Copyrights protect personal and artistic expression in various media, including words (prose, poetry, song lyrics), music, pictures, sounds, sculptures, architecture, computer programs, and more. Keleti+Moradian LLP can help you at every stage of your creation’s life cycle.

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  • Registration While registration is not a requirement for copyright protection, it has many benefits. It is an essential requirement to bringing a lawsuit for infringement, and if a work is registered before it is infringed, the legal remedies are more comprehensive. Keleti+Moradian LLP can complete the registration process and provide advice on how best to protect works through registration.
  • Terminations When the United States transitioned from fixed terms of copyright protection (an initial term of 28 years initial and a renewal term of another 28 years) to terms based on the lifetime of the copyright creator plus additional years, a provision was included in the law to make it possible for authors and their survivors to assert a right to terminate some transfers and begin to benefit from copyright ownership. The rules are extremely complicated, and Keleti+Moradian LLP can help navigate them for you sucessfully.

 

Keleti+Moradian LLP lawyers have represented plaintiffs, defendants, appellants, and respondents in intellectual property litigation; several cases have led to published opinions, including:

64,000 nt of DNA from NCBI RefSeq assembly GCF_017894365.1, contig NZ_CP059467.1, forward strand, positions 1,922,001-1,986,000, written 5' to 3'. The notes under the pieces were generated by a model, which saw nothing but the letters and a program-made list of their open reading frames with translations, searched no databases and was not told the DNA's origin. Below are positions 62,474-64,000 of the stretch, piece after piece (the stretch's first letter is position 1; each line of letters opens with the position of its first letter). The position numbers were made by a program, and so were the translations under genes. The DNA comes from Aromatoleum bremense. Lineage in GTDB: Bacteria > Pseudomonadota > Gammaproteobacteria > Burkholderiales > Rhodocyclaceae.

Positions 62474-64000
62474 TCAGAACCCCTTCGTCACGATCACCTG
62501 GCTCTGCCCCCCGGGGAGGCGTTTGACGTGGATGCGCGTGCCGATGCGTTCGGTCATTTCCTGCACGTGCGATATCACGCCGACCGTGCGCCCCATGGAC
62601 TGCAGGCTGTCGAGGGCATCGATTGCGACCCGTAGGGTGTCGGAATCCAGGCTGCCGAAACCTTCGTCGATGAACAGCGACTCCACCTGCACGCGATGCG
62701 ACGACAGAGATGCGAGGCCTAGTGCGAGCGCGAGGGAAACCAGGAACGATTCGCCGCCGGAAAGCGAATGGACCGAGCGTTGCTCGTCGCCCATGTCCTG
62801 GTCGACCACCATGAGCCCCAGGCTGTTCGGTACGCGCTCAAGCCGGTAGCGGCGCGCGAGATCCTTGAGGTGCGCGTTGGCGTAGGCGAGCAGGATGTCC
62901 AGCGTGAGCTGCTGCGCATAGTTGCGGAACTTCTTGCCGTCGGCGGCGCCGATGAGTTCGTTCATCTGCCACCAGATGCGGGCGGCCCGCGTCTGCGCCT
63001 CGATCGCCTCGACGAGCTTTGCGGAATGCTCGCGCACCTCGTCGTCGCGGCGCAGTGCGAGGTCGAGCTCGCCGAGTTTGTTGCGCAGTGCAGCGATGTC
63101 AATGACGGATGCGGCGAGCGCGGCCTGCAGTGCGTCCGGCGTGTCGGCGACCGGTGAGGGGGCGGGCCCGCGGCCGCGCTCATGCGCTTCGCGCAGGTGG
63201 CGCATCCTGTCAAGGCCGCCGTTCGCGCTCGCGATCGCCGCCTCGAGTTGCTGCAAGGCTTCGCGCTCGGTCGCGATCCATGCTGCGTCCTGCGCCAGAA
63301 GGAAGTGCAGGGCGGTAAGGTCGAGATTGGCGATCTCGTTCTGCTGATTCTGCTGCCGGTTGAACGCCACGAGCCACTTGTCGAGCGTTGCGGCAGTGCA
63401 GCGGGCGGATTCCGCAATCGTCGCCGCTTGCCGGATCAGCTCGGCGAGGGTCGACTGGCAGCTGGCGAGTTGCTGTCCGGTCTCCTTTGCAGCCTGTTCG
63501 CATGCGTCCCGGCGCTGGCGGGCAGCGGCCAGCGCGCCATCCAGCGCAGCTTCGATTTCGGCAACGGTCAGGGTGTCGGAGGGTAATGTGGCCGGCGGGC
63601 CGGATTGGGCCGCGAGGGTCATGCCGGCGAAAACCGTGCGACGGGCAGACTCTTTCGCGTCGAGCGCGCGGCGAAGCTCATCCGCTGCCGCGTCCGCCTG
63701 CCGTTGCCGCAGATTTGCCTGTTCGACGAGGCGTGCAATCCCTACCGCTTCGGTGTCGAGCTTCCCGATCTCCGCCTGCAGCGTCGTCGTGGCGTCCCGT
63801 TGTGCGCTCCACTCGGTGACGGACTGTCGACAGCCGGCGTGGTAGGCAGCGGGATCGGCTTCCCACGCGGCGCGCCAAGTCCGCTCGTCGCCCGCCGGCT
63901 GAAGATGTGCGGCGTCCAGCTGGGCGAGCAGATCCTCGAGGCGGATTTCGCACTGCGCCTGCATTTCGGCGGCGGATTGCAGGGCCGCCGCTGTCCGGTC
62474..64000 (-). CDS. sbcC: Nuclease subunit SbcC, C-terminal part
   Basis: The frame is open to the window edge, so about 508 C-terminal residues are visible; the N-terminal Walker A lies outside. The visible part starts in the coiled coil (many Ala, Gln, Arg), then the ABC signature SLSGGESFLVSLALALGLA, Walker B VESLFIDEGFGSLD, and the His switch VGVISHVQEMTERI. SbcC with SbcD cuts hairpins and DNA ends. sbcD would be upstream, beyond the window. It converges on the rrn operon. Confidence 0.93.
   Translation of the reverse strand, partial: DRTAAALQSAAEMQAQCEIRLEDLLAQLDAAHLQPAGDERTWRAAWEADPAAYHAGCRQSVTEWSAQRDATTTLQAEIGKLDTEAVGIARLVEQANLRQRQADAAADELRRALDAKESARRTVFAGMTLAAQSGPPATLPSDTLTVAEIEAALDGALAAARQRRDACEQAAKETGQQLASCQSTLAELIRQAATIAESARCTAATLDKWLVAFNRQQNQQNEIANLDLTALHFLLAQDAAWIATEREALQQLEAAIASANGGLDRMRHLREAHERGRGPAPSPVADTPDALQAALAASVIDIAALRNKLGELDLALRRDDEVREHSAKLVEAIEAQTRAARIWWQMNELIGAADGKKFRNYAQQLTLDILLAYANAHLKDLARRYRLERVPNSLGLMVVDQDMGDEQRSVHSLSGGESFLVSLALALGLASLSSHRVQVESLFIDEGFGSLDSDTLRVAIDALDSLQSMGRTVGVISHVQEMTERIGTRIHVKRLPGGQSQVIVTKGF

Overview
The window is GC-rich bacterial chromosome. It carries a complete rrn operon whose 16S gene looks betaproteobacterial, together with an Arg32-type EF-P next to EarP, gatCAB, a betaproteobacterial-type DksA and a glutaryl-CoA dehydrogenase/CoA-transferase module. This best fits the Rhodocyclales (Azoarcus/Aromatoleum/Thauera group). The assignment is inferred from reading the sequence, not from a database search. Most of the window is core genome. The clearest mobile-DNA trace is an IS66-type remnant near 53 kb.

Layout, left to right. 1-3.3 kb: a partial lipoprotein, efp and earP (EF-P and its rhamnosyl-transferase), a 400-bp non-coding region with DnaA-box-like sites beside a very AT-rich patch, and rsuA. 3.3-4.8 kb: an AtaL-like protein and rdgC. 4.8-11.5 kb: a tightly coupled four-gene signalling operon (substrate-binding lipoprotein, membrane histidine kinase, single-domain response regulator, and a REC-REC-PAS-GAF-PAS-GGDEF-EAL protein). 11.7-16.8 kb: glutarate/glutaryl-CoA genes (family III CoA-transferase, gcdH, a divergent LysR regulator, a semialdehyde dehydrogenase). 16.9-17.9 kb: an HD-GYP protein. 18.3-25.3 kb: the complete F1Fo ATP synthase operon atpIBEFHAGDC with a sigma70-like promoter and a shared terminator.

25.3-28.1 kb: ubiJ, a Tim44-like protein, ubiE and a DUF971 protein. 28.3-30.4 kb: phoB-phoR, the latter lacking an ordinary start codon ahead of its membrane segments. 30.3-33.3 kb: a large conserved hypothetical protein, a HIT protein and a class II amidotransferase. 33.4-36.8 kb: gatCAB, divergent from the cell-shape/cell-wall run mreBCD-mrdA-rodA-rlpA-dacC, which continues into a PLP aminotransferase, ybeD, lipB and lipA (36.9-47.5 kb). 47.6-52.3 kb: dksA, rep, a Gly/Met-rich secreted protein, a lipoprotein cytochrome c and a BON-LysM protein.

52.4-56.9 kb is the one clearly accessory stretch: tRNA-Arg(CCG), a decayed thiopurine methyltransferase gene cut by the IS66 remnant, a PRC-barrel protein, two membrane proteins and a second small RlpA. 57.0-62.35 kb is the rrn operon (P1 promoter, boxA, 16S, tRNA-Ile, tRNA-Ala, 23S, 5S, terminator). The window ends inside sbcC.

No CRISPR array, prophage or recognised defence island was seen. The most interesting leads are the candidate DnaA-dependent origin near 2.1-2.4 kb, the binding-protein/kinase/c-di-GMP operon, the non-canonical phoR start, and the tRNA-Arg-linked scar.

• Cosmetic Ideas v. IAC/InterActiveCorp, 606 F.3d 612 (9th Cir. 2010);
    In this precedent-setting case, which went all the way to the United States Supreme Court, a K+M LLP lawyer sued the Home Shopping Network for copyright infringement on behalf the designer of a piece of costume jewelry. Although the trial court dismissed the lawsuit on a procedural technicality, the jewelry designer successfully appealed, setting a new precedent as a result. Defendants attempted to have the court of last resort review the decision, but the decision on appeal was not disturbed. Thanks to the tenacity of the K+M LLP lawyer, who successfully fought two appeals and brought a second lawsuit, the parties settled once it became a case on the merits.
  • Peterson v. Highland Music, Inc., 140 F.3d 1313 (9th Cir. 1998) (represented prevailing plaintiffs at trial only);
    The '60s band The Kingsmen, famous for such hits as "Louie, Louie," did not receive any royalties for decades. Despite a statute of limitations, a K+M LLP attorney successfully sued for rescission in order to get back the band's masters, a decision affirmed on appeal.
  • Stratta v. George Duke Enters., 43 U.S.P.Q.2d 1628, 1997 WL 282250 (S.D.N.Y.)
    A conductor sued over a trivial misspelling of his name on an album's credits. In bi-coastal litigation, with a K+M LLP representing defendant, courts dismissed the cases against jazz great George Duke' company on motions to dismiss, agreeing that even if everything the plaintiff alleged were true, he had no case.
  • Marascalco v. Fantasy Inc., 953 F.2d 469 (9th Cir. 1991), affirming 17 U.S.P.Q.2d 1409 (C.D. Cal. 1990).
    The heirs of "Bumps" Blackwell, whose most famous work was his collaboration on the song "Good Golly Miss Molly," sued to obtain copyright renewal rights. A K+M LLP attorney was on the heirs' side, prevailing both at trial and on appeal. The case presented a novel fact pattern, and prior decisions suggested the heirs might not prevail over the music publisher, but the decisions in this case created a split in authority which was eventually resolved by Congress revising the Copyright Act.